Saturday, November 24, 2007

An Atheist Looks at the Neo-Atheists

Theodore Dalrymple, an atheist, critiques the neo-atheists in an essay titled, 'What the New Atheists Don’t See', 'To regret religion is to regret Western civilization' in City Journal.
[...]The philosophers Daniel Dennett, A. C. Grayling, Michel Onfray, and Sam Harris, biologist Richard Dawkins, and journalist and critic Christopher Hitchens have all written books roundly condemning religion and its works.[...]
[...]The thinness of the new atheism is evident in its approach to our civilization, which until recently was religious to its core. To regret religion is, in fact, to regret our civilization and its monuments, its achievements, and its legacy. And in my own view, the absence of religious faith, provided that such faith is not murderously intolerant, can have a deleterious effect upon human character and personality. If you empty the world of purpose, make it one of brute fact alone, you empty it (for many people, at any rate) of reasons for gratitude, and a sense of gratitude is necessary for both happiness and decency. For what can soon, and all too easily, replace gratitude is a sense of entitlement. Without gratitude, it is hard to appreciate, or be satisfied with, what you have: and life will become an existential shopping spree that no product satisfies.[...]
[...]Harris tells us, for example, that “we must find our way to a time when faith, without evidence, disgraces anyone who would claim it. Given the present state of the world, there appears to be no other future worth wanting.”[...]

It becomes even more sinister when considered in conjunction with the following sentences, quite possibly the most disgraceful that I have read in a book by a man posing as a rationalist: “The link between belief and behavior raises the stakes considerably. Some propositions are so dangerous that it may be ethical to kill people for believing them. This may seem an extraordinary claim, but it merely enunciates an ordinary fact about the world in which we live.”[...]
For those with no vision for eternity it used to be, 'Eat, drink, and be merry for tomorrow we die.' 'Christians, stop shoving your 'gospel' down our throats.'

Now, however, it is increasingly likely to be, 'Eat, drink, and don't allow anyone to be merry outside of the approved parameters or tomorrow they'll die.' 'Citizens, we'll judicially legislate our gospel throughout your lives.'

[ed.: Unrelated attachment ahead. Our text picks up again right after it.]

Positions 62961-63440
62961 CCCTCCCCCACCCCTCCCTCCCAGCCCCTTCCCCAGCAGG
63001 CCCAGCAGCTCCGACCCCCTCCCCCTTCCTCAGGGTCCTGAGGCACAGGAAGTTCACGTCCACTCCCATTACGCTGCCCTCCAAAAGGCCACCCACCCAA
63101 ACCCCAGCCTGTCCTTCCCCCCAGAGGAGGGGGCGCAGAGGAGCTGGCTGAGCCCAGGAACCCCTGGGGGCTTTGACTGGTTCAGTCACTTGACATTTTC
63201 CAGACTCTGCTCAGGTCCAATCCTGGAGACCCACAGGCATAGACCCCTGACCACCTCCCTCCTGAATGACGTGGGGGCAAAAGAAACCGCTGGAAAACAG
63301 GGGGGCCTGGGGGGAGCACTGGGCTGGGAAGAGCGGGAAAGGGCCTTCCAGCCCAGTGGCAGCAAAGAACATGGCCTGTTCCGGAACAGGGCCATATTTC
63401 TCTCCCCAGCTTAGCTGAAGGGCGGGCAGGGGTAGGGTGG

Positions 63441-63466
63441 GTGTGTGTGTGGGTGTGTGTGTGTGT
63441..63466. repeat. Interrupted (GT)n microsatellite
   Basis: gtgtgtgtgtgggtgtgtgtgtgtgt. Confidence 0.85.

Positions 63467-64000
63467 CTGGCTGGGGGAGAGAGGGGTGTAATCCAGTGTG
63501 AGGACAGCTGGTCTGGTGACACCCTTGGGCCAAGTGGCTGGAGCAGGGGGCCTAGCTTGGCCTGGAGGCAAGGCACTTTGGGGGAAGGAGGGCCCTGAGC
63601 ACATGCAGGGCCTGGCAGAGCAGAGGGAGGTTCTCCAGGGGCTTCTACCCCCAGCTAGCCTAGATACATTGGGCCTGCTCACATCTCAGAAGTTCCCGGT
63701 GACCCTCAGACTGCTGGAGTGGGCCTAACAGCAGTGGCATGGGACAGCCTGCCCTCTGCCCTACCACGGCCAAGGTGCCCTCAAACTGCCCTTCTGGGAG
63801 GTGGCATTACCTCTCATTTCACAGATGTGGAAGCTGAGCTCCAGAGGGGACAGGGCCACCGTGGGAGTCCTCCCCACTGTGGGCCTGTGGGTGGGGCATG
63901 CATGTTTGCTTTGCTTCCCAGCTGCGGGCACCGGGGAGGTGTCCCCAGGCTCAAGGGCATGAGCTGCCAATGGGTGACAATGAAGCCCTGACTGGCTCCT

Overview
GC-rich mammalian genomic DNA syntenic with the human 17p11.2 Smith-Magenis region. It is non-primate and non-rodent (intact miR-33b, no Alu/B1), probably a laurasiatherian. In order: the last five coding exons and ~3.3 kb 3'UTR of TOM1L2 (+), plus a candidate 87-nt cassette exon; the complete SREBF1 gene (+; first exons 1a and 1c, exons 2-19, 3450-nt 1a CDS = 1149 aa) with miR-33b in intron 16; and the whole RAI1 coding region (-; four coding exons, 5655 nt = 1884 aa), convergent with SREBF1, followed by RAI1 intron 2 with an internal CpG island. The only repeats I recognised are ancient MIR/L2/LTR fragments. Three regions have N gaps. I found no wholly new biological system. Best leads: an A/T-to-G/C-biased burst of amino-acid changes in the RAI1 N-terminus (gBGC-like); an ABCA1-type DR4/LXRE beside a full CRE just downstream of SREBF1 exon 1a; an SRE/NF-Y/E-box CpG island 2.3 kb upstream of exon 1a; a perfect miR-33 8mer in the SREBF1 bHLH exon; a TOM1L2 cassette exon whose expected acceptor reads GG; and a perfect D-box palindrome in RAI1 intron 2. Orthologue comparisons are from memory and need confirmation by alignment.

The wicked plots against the righteous and gnashes his teeth at him, but the Lord laughs at the wicked, for he sees that his day is coming. Psalm 37:12,13 ESV


Wonder Woman said...

"Christians, stop shoving your 'gospel' down our throats."

Firstly - Passing forward, sharing, inspiring others, educating the mass IS NOT SHOVING ANYTHING, it's simply enlightening.

Secondly - What do they want down their throats? *smirk*

Thirdly - *swoosh* I'm outta here!

Steve Burri said...

That woman never stays around long enough for us to thank her.

Todd said...

Has anybody else noticed that you never see Steve and WW at the same time?

Steve Burri said...

Don't be silly, Todd. I'm just a mild mannered blogger here at Grandpa John's Daily Planet.

JesusIsJustAlrightWithMe said...

"To regret religion is, in fact, to regret our civilization and its monuments, its achievements, and its legacy."

That's an interesting way to look at it. We've progressed a long way over the years, but at every turn, religion has stood in the way of progress. It's not like we never would have built skyscrapers, developed the artificial heart and established democratic rule without religion. We would have done those things sooooner. And better. Western civilization is great, but it's great in spite of religion, not because of it. And it could be greater.

Steve Burri said...

Howdy, JIAWM,

Been a long time. I've seen some of your comments on other blogs, but you haven't put your two cents in here for a long time.

I will claim that your comment above is a statement of faith. What is your evidence? Democratic Greece? Republican Rome? What happened to them?

The artificial heart and skyscrapers? They aren't monkeys flying out of someone's butt. They didn't evolve by chance. The science upon which they were built was established by scientists who were Christians or otherwise believers in the existence of God; Newton, Galileo, Copernicus, Kepler, Bacon, Pascal, Faraday, Maxwell, Kelvin, Boyle, Harvey, Leibnitz, Pasteur, Marconi, Einstein, Planck, Schrodinger, Heisenberg,... (and I can't resist Antony Flew)

So, get with it. How would American civilization be be better, greater sooner without religion?

I only speak with a leap of blind faith. You, on the other hand, surely have all the facts and the ironclad unified worldview with which to draw scientific conclusions from those facts.

JesusIsJustAlrightWithMe said...

Are you suggesting that the church worked alongside Galileo? You are aware that his major scientific accomplishments ran counter to church canon at the time, right? Or Einstein? Really. It's well known that Einstein did not believe in a god in anything close to the Christian sense. Sure, some of these guys were real Christians (Newton, for example. He was also an alchemist. So what?), but most of them were just exceptionally smart guys that lived in a time where they basically had to act Christian to some degree. But they weren't writing down equations and pulling pi = 3 out of the bible to reach their results. The were scientists. They used reason. And reason is the antithesis of faith. And yes, I am theorizing based on the data that we have, which is far different from faith.